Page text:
Discussion about new technologies

Continuing the discussion from Getting, and using, a Fairphone 2 as a non European:

This topic is rather general and not only Fairphone related. Although FP is going a new way there are more new “technologies”. But not everything new must necessarily be good at this point or maybe the society is not yet ready for it. Hence some new technologies turn out having a rather negative impact. Everyone is invited to contribute their thoughts/experiences about new or upcoming technologies. May it be self-driving cars, fracking, artificial diamonds, etc…

I came across the statement of @Stefan “Tesla simply rolled out an undertested technology killing various people already”.

I´ve opened this topic after my PM to him as I think there is more potential and a lot more opinions from others to read.

My answer to his statement was:

Any technique is only as good as the one finally using it. If someone does not understand how to properly use a technical (non-rocket-science) feature it IMHO does not speak for a bad, “undertested” technique. I surely could manage to crash any plane if I would try to fly one. Pilots usually don´t. But I easily could manage to not get killed while I had a close eye on what the Model S so called “autopilot” was doing. Also I did understand the initial alert before each activation. Obviously the expression “autopilot” has caused a misinterpretation of what it actually is, only an assistant system. I rather believe there are citizens out there not really capable of handling things properly. The lawsuit because of someone being burned from hot coffee was within the US, a grilled dog in a microwave…Toyota also had massive accident problems there and investigations turned out drivers e.g. had replaced car mats with small more comfortable carpets.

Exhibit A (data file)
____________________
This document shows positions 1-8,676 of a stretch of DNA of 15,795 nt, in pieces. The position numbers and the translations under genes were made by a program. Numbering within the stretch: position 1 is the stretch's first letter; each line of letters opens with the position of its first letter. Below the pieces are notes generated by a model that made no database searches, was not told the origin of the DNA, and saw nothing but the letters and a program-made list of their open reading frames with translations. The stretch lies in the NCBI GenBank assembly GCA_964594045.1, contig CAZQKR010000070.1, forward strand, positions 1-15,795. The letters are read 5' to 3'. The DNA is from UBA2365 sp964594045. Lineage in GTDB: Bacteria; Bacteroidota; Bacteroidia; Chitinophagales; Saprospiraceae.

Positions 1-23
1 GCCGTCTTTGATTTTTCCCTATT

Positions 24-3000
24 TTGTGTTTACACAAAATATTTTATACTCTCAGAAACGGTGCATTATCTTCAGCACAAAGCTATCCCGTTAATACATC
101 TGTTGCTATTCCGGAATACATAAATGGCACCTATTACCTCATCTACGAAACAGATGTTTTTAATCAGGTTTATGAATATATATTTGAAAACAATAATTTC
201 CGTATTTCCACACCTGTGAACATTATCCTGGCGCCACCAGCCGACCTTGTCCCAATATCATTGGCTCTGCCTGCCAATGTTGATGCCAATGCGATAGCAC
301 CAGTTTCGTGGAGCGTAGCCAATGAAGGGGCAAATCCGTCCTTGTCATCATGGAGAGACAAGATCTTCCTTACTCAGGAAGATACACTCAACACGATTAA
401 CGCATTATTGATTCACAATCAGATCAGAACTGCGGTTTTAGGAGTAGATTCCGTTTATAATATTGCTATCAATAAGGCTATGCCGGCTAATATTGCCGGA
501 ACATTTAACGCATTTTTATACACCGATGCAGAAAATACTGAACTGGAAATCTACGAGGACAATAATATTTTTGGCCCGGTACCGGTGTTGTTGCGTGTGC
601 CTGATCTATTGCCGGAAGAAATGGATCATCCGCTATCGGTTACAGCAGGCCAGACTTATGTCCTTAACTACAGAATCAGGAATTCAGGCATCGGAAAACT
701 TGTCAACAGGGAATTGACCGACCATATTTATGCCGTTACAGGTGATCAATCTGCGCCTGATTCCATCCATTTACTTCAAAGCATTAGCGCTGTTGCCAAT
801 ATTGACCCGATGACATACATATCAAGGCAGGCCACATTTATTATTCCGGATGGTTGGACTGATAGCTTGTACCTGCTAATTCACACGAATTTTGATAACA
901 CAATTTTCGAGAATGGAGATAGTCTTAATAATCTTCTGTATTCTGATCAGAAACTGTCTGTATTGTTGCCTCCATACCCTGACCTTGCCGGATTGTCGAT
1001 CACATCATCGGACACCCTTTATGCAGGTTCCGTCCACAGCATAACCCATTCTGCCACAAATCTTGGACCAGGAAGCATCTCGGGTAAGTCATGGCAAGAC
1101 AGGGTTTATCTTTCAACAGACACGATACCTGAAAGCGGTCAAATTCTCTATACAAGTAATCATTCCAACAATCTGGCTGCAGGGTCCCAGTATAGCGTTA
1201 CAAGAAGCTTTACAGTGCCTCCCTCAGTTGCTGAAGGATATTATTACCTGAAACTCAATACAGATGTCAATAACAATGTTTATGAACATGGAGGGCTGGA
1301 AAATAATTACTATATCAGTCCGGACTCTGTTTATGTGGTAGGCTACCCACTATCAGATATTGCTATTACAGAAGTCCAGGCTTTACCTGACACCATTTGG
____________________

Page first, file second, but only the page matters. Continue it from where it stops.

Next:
Strangely up to now I have never heard of similar accidents in Europe or the east leading to a lawsuit related to hot coffee, self-accelerating crashing Toyotas or Teslas killing autopilot. (there was a smaller Issue on A24 in 2016, but no casualties. The Tesla owner would not acknowledge any autopilot misbehavior but rather human error.)

I do have specific thoughts on all of this.

As far as I’ve followed the Tesla issues, there were human errors by not having understood the capabilities of the auto pilot. People seem to rely too much on the AI when they should not. The AI was not undertested, but was not supposed to react under the circumstances which led to crashes.

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My answer was this: :slight_smile:

I did not know this guy by now, but he seems to be funny.
Unfortunately he points directly to a serious and sad fact I more often have to realize.
Avoidable failures more often lead to blaming a machine instead of someone in charge of controlling or supervising the machine.
Yes, UBER also just recently had a dramatic accident, although it was not a driver-less car.
In this specific case I did wonder what was the purpose of having a human on the driver seat.

But as @Amber already has stated, “human errors” does not seem to get the focus they should IMHO.
It´s the manufacturers of such modern cars having to support investigations of NTSB and explain themself in hearings. This way of treating such issues keeps on putting a negative view on this new technology. So for it´s rather not my question if self-driving cars are save enough, but if (some) drivers can properly handle such a new technique.

I don´t see any reason how come existing laws which we have for using a conventional car seem to stand behind the responsibility of car manufacturers.

In Germany if someone gets killed in an accident by a (conventional) car due to “carelessness” the case is treated as a way of negligent homicide. The law clearly states that the driver at last is in charge of taking care to avoid damage. No excuse will help here to blame any technique. And if so there must be doubtless evidence. Most cars these days also keep some kind of black box. I would not challenge their logged data outcome. By now Toyota and Tesla could reach a better stand due to revealing the logged data.

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